YLKI should get facts straight
Having read the article on the Ministry of Transportation's plan to import secondhand buses from Australia and Japan, it immediately struck me that it was a good idea to cheaply import older buses provided that they were still in good condition. I was therefore surprised to read the reaction of the Indonesian Consumers Foundation (YLKI), which expressed its worries about roadworthiness and possible pollution.
I'd just like to point out to the YLKI that it is a daily occurrence when plying Jakarta's roads to find oneself totally engulfed in clouds of thick, black smoke emanating from buses that look more like rusty cattle pens on bald tires than anything approximating to public transportation vehicles.
If a compulsory inspection using the Australian or Japanese standards were introduced here, I am sure the bus problem would be solved immediately. Put simply, no more buses would be allowed on the roads due to their total lack of roadworthiness.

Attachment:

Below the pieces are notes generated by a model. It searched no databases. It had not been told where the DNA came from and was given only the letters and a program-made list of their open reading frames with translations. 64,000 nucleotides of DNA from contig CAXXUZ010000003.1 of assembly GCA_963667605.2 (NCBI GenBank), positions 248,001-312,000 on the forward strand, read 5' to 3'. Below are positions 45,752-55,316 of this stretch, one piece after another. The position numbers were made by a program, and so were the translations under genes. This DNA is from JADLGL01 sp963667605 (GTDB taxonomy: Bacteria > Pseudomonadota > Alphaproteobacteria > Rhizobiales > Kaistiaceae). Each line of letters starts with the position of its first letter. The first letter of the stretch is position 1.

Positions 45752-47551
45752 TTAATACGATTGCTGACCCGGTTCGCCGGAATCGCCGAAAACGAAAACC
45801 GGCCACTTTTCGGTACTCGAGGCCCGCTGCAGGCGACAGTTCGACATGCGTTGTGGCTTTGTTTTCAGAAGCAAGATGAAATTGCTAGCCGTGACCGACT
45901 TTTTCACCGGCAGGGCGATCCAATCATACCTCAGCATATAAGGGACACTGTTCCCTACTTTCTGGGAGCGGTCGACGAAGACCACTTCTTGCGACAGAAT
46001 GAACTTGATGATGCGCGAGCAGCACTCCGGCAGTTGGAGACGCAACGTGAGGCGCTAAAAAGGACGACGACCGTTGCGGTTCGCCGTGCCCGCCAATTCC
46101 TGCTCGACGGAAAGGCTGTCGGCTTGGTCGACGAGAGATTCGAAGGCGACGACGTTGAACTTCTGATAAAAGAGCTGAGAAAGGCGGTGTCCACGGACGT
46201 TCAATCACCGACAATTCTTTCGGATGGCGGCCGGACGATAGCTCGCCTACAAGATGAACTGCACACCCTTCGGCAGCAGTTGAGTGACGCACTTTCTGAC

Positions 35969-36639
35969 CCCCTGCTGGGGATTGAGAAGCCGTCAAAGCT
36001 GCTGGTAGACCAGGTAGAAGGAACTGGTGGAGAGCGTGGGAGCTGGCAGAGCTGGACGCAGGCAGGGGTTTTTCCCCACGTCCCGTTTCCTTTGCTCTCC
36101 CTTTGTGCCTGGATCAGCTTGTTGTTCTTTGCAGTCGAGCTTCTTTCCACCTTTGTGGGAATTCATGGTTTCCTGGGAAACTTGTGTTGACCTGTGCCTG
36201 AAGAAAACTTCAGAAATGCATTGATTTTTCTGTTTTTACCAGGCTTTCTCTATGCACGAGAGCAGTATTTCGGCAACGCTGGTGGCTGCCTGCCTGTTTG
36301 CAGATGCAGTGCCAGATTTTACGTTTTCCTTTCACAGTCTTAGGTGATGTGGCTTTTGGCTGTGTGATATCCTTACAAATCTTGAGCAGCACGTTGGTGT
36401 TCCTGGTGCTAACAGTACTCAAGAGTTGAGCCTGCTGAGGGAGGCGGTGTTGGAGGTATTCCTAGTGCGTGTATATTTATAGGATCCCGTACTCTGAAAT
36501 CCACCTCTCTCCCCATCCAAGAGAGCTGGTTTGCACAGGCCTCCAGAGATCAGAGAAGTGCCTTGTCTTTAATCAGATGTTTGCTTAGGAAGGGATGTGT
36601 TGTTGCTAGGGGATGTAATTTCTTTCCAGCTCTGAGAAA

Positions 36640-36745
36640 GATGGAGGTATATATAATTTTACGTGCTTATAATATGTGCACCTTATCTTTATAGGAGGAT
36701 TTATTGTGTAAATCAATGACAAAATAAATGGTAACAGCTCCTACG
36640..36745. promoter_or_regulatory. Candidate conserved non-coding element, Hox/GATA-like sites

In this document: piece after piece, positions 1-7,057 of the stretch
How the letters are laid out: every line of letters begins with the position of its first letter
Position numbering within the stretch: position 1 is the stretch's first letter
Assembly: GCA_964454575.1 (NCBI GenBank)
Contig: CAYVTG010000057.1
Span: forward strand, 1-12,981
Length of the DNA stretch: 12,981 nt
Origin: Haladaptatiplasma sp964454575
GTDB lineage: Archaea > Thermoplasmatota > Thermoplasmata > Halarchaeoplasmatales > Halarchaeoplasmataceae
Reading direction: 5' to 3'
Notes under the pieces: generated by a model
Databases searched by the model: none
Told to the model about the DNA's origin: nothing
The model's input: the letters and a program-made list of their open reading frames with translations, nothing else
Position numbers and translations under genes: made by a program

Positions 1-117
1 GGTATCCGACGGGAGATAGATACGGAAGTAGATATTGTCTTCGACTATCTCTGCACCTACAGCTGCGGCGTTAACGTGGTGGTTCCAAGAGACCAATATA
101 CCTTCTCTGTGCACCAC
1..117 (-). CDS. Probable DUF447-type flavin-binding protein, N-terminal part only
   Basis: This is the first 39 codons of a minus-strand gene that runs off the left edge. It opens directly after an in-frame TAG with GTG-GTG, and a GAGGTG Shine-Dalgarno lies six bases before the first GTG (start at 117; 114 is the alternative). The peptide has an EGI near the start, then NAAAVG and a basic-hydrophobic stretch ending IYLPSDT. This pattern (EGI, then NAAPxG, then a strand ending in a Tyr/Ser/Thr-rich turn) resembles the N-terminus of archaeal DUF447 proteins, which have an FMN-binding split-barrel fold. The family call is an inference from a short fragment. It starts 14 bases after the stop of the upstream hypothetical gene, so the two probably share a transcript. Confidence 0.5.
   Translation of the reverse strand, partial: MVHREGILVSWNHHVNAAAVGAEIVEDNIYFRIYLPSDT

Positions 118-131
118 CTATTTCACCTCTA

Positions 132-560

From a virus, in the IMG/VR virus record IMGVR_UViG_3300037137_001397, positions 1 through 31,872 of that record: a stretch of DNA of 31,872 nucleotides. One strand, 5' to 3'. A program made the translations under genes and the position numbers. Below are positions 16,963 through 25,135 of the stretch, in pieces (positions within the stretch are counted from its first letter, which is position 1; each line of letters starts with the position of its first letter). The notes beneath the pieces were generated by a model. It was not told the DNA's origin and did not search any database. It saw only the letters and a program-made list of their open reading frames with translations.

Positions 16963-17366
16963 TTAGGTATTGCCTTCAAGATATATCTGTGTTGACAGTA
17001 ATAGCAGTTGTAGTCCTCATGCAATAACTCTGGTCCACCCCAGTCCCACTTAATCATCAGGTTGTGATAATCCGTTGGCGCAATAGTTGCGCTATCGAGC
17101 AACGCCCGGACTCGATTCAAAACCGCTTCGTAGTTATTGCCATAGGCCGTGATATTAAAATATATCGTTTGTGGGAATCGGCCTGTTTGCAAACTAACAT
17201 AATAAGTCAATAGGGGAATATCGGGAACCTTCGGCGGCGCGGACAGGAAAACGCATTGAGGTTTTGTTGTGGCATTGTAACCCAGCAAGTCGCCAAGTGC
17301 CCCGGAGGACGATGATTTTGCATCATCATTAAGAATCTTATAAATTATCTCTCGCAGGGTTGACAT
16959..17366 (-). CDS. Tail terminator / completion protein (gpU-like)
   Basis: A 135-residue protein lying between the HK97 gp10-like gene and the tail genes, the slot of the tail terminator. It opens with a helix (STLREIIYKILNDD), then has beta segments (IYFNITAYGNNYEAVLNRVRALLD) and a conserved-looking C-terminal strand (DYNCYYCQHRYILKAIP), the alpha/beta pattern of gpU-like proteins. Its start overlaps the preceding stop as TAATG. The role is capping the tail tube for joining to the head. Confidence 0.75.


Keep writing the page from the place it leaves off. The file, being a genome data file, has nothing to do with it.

By contrast, I have never seen a bus produce a toxic cloud, even if the bus was old, in the countries referred to above. And there, they really look like buses. The regulations and yearly inspections in those countries ensure that buses, and road transport vehicles in general, comply with the set maximum of emission limits as well as exigencies of public safety.
Rest assured, the imported buses will provide welcome relief for the pollution-choked residents of Jakarta when they arrive.
SOREN LAX, Jakarta